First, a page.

Adaptive regulation and regulatory sandboxes may well represent the future of regulation. The technological disruption caused by the digital transformation in Africa has led to the creation of new products, services, and business models. To such an extent that regulators are hard-pressed to upgrade existing regulations or create new ones. Indeed, not only do they have to integrate the digital innovation that has characterized the past two years and more, but they also must do so fast. In the rapidly evolving African technological and digital ecosystem, adaptive regulation and regulatory sandboxes have already yielded positive and encouraging results, despite their recent implementation.
Regulators are the new industry partners
Digital transformation is creating significant changes, not only in people’s lives but also in the way government institutions operate. How can regulators create and implement regulations that protect citizens and ensure fair markets, while promoting the development of modern technologies and businesses? And all that at a pace that matches that of innovation? Bakul Patel, from the FDA, argues that, in this context of technological innovation, regulators are no longer “just” regulators. According to him, their role has changed to that of a “partner in bringing safe and effective technologies to the table for people to have that high confidence in those technologies.”
Patel’s statement implies the need for collaboration between regulators and the industries they oversee. To keep up with the changes, regulators need to upgrade their technological knowledge and get input and feedback from the relevant stakeholders in the market, like fintech startups. This would help them to understand the products and services the companies offer, and therefore to create appropriate regulations that will serve the interests of all stakeholders, including the consumers.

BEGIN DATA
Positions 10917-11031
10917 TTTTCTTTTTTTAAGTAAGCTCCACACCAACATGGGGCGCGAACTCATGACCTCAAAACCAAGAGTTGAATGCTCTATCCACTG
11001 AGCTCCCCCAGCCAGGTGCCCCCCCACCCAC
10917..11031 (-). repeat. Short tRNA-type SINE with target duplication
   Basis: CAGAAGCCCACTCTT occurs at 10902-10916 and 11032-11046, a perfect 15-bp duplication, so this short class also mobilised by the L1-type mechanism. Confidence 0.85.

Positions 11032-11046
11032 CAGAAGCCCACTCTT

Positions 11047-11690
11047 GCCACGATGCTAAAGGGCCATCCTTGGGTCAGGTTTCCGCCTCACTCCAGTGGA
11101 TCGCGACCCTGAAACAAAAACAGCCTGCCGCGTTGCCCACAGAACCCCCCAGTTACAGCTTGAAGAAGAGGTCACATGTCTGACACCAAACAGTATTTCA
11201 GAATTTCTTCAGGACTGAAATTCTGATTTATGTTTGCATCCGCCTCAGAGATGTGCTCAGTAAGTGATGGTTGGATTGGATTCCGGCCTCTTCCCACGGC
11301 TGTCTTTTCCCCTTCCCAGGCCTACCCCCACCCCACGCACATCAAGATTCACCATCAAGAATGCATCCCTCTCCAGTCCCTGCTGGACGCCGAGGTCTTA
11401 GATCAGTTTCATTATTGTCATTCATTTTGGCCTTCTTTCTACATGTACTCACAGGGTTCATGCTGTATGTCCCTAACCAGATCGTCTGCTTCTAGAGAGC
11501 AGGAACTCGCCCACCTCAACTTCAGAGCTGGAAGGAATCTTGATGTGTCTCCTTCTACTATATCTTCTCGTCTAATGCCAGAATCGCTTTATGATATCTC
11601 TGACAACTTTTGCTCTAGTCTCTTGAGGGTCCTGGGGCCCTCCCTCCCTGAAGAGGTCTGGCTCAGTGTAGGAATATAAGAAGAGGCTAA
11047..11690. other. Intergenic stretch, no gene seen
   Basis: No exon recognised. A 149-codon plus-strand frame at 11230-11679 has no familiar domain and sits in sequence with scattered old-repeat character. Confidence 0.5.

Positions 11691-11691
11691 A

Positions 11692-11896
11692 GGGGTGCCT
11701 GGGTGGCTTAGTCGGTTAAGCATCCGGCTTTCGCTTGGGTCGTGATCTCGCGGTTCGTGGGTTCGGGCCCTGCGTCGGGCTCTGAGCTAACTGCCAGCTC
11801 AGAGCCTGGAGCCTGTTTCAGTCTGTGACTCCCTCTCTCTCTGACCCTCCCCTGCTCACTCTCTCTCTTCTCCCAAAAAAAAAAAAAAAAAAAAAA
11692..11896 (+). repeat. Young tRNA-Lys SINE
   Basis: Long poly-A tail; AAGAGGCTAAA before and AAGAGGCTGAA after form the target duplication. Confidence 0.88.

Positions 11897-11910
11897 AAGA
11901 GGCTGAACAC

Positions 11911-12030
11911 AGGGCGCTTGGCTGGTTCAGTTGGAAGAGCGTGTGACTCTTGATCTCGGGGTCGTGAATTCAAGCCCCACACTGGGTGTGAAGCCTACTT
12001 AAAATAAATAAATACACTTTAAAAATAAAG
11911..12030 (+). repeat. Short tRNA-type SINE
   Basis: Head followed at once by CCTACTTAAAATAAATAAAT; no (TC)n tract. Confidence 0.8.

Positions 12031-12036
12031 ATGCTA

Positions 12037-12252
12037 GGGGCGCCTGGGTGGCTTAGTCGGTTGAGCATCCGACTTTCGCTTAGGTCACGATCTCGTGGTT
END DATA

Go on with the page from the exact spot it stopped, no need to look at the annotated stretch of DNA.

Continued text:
Overall benefits of adaptive regulation and regulatory sandboxes
According to Deloitte, the following five principles should be taken into consideration when crafting future regulation: adaptive regulation, regulatory sandboxes, outcome-based regulation, risk-weighted regulation, and collaborative regulation. This blog focuses on adaptive regulation and regulatory sandboxes as tools for regulatory authorities to keep up with the pace of innovation in the digital sphere. The World Bank describes regulatory sandboxes as “frameworks set up by regulators that allow fintech startups to conduct live experiments in a controlled environment under a regulator’s supervision.” As for adaptive regulation, the American Enterprise Institute (AEI) defines it as “an approach that allows the industry and the regulator to co-evolve in a customer-driven system”.
The first regulatory sandbox came into being in the UK, in 2016. Since then, the Financial Conduct Authority’s (FCA) sandbox has provided companies with the regulatory input and tools they need to test their products, services, and business models, enter the market faster and ensure that they comply with consumer protection standards. Furthermore, regulators in the UK are now adopting sandboxes that address specific technologies and their related issues. For example, according to PYMNTS, the finance ministry is planning to start testing crypto-blockchain technology, with a view to creating a regulatory environment that is attractive to investors.